Guns, gangs & ganja - Military leaders from US and Jamaica list security concerns
The flow of guns from the United States into Jamaica continues to occupy the minds of top military leaders in the two countries, and last Friday this was listed among the major mutual threats faced by both countries.
During the third Countering Violence and Extremist Organisations Conference put on in Washington, DC, earlier this month, Chief of Defence Staff for the Jamaica Defence Force (JDF) Major General Rocky Meade, and General Joseph F. Dunford Jr, chairman of the US Joint Chiefs of Staff, also listed radical terrorism, organised gangs, and the flow of narcotics among the other mutual threats.
Meade and Lieutenant Colonel Pablo Raggio, senior defense official/defense attache for the US Embassy in Kingston, on Friday discussed the outcomes of the conference while speaking at a press avail at the US Embassy in Jamaica called to highlight the discussions.
"Even though the Caribbean Sea separates us, whatever happens in Jamaica has an effect in the region and the United States. The illegal trade of firearms, narcotics, special-interest aliens being smuggled in and out of the area are also concerns," said Raggio.
"This is part of the threat network, and our countries are interconnected. Jamaica has a large diaspora in the United States. I personally refer to New York as Montego Bay North and Fort Lauderdale as Kingston North. Our economies are interdependent," added Raggio, as he underscored the importance of comprehensive partnerships between the two countries.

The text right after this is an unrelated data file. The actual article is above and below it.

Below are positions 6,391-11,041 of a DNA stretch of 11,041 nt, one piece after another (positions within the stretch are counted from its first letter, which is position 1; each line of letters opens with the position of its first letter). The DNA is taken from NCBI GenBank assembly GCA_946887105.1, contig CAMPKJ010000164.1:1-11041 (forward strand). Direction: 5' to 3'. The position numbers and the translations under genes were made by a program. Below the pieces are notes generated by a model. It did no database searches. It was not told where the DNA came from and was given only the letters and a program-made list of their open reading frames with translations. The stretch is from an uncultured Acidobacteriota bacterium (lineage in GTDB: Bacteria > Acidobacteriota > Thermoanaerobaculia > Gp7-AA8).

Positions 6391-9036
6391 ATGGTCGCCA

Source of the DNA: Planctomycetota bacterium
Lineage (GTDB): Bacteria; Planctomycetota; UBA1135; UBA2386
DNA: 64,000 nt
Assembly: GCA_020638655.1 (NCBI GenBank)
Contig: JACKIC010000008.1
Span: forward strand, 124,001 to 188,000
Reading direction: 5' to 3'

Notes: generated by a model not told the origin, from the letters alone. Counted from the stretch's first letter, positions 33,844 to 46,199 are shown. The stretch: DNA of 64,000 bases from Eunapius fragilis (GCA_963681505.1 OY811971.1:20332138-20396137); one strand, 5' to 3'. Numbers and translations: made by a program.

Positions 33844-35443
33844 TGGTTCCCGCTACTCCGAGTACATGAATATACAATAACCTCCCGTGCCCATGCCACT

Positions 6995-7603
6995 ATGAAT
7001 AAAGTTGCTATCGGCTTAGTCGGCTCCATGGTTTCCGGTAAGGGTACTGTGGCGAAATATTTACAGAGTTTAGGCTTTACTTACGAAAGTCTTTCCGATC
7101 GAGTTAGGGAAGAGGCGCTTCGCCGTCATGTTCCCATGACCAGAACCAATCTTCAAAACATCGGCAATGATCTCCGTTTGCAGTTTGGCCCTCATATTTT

Meade told the press avail that the trafficking of illegal guns from the United States to Jamaica, though not explicitly discussed, was among the major issues outlined at the Washington conference.
"Illegal networks will support each other. You may find that someone who is trafficking drugs will need weapons to protect that business, and that the same network is trafficking more than one type of contraband," said Meade.
"All of these issues would have been considered because of the fact that networks support each other. You can have an ideological network utilising a criminal-for-profit network to further its ideological desires," added Meade.
The JDF head cited the prevalence of illegal guns and gangs in Jamaica, and the ease with which such gangs, made up primarily of youngsters, can be influenced.
Neither of the military leaders could speak to evidence of radicalisation in Jamaica, but noted that in addition to hard security measures, there needs to be 'soft efforts' aimed at preventing citizen involvement.